Tree-kangaroos are slow and clumsy on the ground. They move at approximately human walking pace and hop awkwardly, leaning their body far forward to balance the heavy tail. However, in trees, they are bold and agile. They climb by wrapping their forelimbs around the trunk of a tree and, while allowing the forelimbs to slide, hop up the tree using their powerful hind legs. They are expert leapers; 9 metres (30 ft) downward jumps from one tree to another have been recorded and they have the extraordinary ability to jump to the ground from 18 metres (59 ft) or more without being hurt.[citation needed]


The main diet of the tree-kangaroo is leaves and fruit that it gathers from the trees, but occasionally scavenged from the ground. Tree-kangaroos will also eat grains, flour, eggs, sap, young birds and tree bark.[17]


Little is known about the reproduction of tree-kangaroos in the wild, the only published data are from captive individuals.[18] Female tree-kangaroos reach sexual maturity as early as 2.04 years of age and males at 4.6 years. The female's fertile period is estimated to be approximately two months. They have one of the longest marsupial offspring development/maturation periods; pouch life for the young is 246–275 days long and weaning occurs 87–240 days later.[19]


The two most significant threats to tree-kangaroos are habitat loss and hunting. Tree-kangaroo habitats are being destroyed or replaced by logging and timber production, along with coffee, rice and wheat production. This habitat loss can make tree-kangaroos more exposed to predators such as domestic dogs. Being hunted by native tribes and communities also contributes markedly to the declines in tree-kangaroo populations.[17] Research conducted on the Lumholtz's tree-kangaroo, a species that dwells in the rain forests of north-eastern Australia, determined the frequency of causes of death. This showed that of 27 deceased tree-kangaroos, 11 had been killed by vehicles, 6 by dogs, 4 by parasites and the remaining 6 died from other causes.[20]


See also[edit]


  1. ^ a b c d e Groves, C. P. (2005). Wilson, D. E.; Reeder, D. M, eds. Mammal Species of the World (3rd ed.). Baltimore: Johns Hopkins University Press. pp. 59–61. OCLC 62265494. ISBN 0-801-88221-4. 
  2. ^ Procter-Gray, Elizabeth; Udo Gansiosser (May 1987). "The Individual Behaviors of Lumholtz's Tree-Kangaroo: Repertoire and Taxonomic Implications". Journal of Mammalogy 67 (2): 343–352. doi:10.2307/1380888. Retrieved 25 October 2013.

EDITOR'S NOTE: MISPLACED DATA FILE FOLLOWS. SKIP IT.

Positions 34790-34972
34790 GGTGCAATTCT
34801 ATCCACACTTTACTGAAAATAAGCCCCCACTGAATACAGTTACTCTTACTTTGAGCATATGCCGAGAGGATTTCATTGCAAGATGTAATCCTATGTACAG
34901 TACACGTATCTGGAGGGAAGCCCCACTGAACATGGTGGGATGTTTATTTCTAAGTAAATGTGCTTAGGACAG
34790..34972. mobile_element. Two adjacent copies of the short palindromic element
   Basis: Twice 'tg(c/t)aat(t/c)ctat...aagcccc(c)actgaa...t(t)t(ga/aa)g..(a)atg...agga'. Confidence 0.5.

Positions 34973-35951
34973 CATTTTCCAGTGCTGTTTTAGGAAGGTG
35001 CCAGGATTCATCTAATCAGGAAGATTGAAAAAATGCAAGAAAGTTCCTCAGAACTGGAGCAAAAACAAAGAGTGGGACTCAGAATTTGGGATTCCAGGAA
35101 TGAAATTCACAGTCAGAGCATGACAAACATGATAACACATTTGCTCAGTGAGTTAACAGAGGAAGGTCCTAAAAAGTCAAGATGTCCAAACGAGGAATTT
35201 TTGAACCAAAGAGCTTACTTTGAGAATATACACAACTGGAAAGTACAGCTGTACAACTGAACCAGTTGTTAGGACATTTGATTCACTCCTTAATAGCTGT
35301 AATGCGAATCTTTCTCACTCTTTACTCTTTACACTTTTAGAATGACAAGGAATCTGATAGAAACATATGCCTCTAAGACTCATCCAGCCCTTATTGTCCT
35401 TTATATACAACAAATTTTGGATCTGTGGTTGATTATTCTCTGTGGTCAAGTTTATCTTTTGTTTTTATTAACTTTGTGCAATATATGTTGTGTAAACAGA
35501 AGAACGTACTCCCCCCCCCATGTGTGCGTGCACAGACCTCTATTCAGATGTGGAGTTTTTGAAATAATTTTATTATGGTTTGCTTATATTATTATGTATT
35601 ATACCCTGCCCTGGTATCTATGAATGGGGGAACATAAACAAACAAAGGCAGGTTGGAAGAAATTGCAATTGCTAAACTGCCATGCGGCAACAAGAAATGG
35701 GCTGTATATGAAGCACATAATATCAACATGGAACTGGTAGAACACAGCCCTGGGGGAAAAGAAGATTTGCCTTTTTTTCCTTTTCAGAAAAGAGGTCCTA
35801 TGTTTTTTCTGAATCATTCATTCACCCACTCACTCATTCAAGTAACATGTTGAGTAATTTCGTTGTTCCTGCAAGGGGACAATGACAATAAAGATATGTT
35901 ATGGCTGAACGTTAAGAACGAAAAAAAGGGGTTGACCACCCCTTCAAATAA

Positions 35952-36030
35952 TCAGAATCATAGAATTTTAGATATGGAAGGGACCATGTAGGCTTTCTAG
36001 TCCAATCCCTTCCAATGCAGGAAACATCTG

3. ^ . CSIRO. July 2005. ISBN 978-0-643-09072-9  Missing or empty |title= (help)
  4. ^ a b Archer, Mike (1991). Riversleigh: The Story of Animals in Ancient Rainforest of Inland Australia. Bangowlah, NSW: Reed Books. 
  5. ^ a b c Martin, Roger William (July 2005). Tree-kangaroos of Australia and New Guinea. CSIRO. ISBN 978-0-643-09072-9. 
  6. ^ Tuft, KD; Crowther, M.S.; McArthur, C. (2011). "Multiple scales of diet selection of brush-tailed rock-wallabies (Petrogale penicillata)". Australian Mammalogy 33: 169–180. doi:10.1071/am10041. 
  7. ^ Flannery, Timothy; Martin, Roger; Szalay, Alexandra (1996). Tree-kangaroos: A Curious Natural History. Melbourne VIC: Reed Books. pp. 68–72. ISBN 978-0-7301-0492-6. 
  8. ^ Hopkins, M. S.; J. Ash; A. W. Graham; J. Head; R. K. Hewitt (1993). "Charcoal evidence of the spatial extent of the Eucalyptus woodland expansions and rainforest contractions in North Queensland during the late Pleistocene". Journal of Biogeography 20: 357–372. doi:10.2307/2845585. 
  9. ^ Prideaux, G. J., Warburton, N.M. (2010). Macropods:. Collingwood, VIC: CSIRO. pp. 137–151. 
  10. ^ a b Flannery, T. (1995). Mammals of New Guinea. Reed Books. ISBN 0-7301-0411-7. 
  11. ^ Nowak, R., ed. (1999). Walker's Mammals of the World (6th ed.). Johns Hopkins University Press. ISBN 0-8018-5789-9. 
  12. ^ Wondiwoi Tree Kangaroo Tenkile Conservation Alliance
  13. ^ Tenkile Tree Kangaroo Tenkile Conservation Alliance
  14. ^ "Matschie's Tree Kangaroos, Matschie's Tree Kangaroo Pictures, Matschie's Tree Kangaroo Facts - National Geographic". 2013-10-23. Retrieved 2013-11-13. 
  15. ^ Sullivan, Rachel (2007-12-13). "Treetop kangaroos " Nature Features (ABC Science)". Retrieved 2013-11-13. 
  16. ^ "Tree Kangaroo - Animal Facts and Information.". Retrieved 2013-11-13. 
  17. ^ a b c "WWF - Tree Kangaroo". Retrieved 2013-11-13. 
  18. ^ "Tree-Kangaroo and Mammal Group - helping to conserve North Queensland's rich mammal fauna - TREE KANGAROO INFO". Retrieved 2013-11-13. 
  19. ^
  20. ^ John Chambers. "! Lumholtz Tree-kangaroo ! Tropical Rainforest, Far North Queensland Australia". Retrieved 2013-11-13.